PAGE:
Failure #3 - Situational Awareness / Course Intercept: As the image above and below show, my intercept of the final approach course was a complete mess... why? As I was behind the airplane and struggling to catch up as a consequence of Failures #1 and #2, I lost situational awareness regarding my vector and orientation to the final approach course. For this approach, the final heading is 282 degrees and I had been vectored to 300 degrees to intercept, requiring only a slight turn to intercept. However, I was vectored to the final approach fix, which was much closer than I had expected, and even though I knew this was the case, I still had some difficulty conceptualizing how this would work. While trying to read through some of the approach details, my scan slowed down. When I looked again at the localizer / glideslope needles, the localizer was rapidly swinging across center - I was going to overshoot!
Because my mental image of how I was intercepting the localizer (image more like a 40 degree intercept, rather than a 20 degree or less intercept), I overreacted to the needles and turned sharply to intercept - only to see the needle swing all the way to the right! This confused me momentarily, until it occurred to me that not only did I have a fairly shallow intercept angle, but that I was closer in to the runway and localizer than I pictured. The sensitivity of the needle at that range and the shallow intercept angle called for an easy, gentle turn to the left to intercept. By pegging the localizer needle to the right, that was another ACS failure.
Failure #4 - Abandon the Procedure and call "missed:" Given how well things were going (meaning, abysmally), I should have recognized that the approach was falling apart called the controller, report "missed" and tried to set up for the approach again. Instead, I re-intercepted the approach course and flew the approach down to minimums. At that point, it was moot - I had already failed the approach and checkride twice and after pegging the needles, I knew it. But, I continued for some reason. This was also an issue related to the incorrect selection of the fix for DME values - as I was running off of the VOR and not the Localizer as the fix for DME, I was using the wrong points on the approach for altitude selection. An obvious safety of flight issue. After calling missed at the threshold, and being vectored, the examiner discussed the approach, the "disapproval" situation, and options. We decided to call it a day and debrief on the ground.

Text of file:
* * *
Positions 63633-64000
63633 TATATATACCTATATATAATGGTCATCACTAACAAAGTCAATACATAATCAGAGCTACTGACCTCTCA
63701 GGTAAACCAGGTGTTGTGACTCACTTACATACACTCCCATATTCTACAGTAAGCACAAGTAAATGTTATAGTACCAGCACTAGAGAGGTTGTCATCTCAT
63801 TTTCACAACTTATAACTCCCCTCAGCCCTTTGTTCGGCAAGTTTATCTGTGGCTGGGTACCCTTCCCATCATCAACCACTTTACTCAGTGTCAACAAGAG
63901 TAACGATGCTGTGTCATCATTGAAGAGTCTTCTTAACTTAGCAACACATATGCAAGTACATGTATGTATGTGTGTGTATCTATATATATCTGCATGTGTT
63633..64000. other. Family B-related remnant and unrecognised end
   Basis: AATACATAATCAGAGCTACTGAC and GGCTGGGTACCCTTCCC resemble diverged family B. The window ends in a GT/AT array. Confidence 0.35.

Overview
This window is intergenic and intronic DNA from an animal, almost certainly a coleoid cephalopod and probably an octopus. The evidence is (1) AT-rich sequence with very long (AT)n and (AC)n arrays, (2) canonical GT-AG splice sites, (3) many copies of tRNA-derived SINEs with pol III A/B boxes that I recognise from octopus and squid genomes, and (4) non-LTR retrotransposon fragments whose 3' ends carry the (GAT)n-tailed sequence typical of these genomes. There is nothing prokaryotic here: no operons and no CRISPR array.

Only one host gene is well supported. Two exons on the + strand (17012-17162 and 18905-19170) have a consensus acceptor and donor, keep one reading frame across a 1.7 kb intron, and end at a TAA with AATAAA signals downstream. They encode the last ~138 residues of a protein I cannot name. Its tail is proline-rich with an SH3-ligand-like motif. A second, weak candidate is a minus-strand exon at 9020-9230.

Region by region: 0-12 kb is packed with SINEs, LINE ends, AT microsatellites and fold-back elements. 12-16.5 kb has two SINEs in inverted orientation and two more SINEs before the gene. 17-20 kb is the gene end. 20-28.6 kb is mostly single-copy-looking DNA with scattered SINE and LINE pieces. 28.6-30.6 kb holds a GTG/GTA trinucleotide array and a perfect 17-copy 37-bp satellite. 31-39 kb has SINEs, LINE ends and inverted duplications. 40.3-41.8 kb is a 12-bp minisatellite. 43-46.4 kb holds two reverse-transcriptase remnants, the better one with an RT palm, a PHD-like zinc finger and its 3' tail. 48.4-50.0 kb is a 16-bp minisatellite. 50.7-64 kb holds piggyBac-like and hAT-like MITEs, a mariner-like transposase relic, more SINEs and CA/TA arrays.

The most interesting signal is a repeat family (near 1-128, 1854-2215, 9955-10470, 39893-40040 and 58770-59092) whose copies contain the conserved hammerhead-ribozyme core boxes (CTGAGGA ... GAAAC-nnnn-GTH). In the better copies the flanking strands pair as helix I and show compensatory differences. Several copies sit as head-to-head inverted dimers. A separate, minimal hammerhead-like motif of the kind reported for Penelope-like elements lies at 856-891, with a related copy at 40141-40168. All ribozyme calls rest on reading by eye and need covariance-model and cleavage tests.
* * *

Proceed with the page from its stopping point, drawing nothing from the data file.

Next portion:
Conclusions and Next Steps: It's a pretty bitter pill to swallow, failing a checkride so spectacularly after so much intensive preparation. However, it's still a learning opportunity and as a "learning pilot," I had to evaluate my mistakes and try to extract the appropriate lessons. I think, in the summarized analysis above, it should be obvious to anyone what the key issues on the approach were. My conclusions, bulleted, are:
Preparation - make sure you have the proper documents needed for the flight
Briefing - READ and verify the correct frequencies and approaches are loaded
Keep Calm and Work the Problem - don't be rattled by the unexpected or unfortunate... keep working the problem and if necessary, ask the controller for a vector out of the way to give time to troubleshoot
Maintain situational awareness - keep your head in the game and keep thinking about where the aircraft is in relation to where it is going and where it should be
KNOW the equipment - I thought I knew the proper way to load the ILS for this approach, but under stress, I made a simple and avoidable mistake. It cost me the checkride this time, but in practice, that could have been a serious if not fatal mistake
Don't chase a bad approach - once it's obvious that the approach is lost, abandon it and try again. Call missed, fly to the missed approach point at altitude, and reset things for the approach under better conditions
So, the blog will continue along for awhile, as I now conduct some retraining on some of these approach issues and get another endorsement for a checkride. Disappointing. Expensive. But a good lesson.
November 10, 2018 - IFR Practice Flight, 2.2 Hours (TT CFII) (Practice Holds, VOR/DME 28L, Wind, Radio Trouble, VOR Issues)
CloudAhoy track November 10, 2018
A week has passed since the initial checkride debacle and I am back in the air with my instructor getting some rust (already developing) knocked off and ensuring readiness for the next checkride. Unfortunately, the realities of work, obligations, schedules (aircraft, instructor, mine), oncoming winter weather, etc. are all coming into play now, so getting the needed instruction and endorsement to retake the checkride is becoming more difficult. This is the consequence of plans gone awry.
Today's flight was intended to be a refresher on some of the more interesting aspects of instrument flying - arbitrary holding points on fixes, managing unexpected situations such as partial panel approaches or no gyro approaches, and familiarizing with the approaches I had not previously flown or flown well.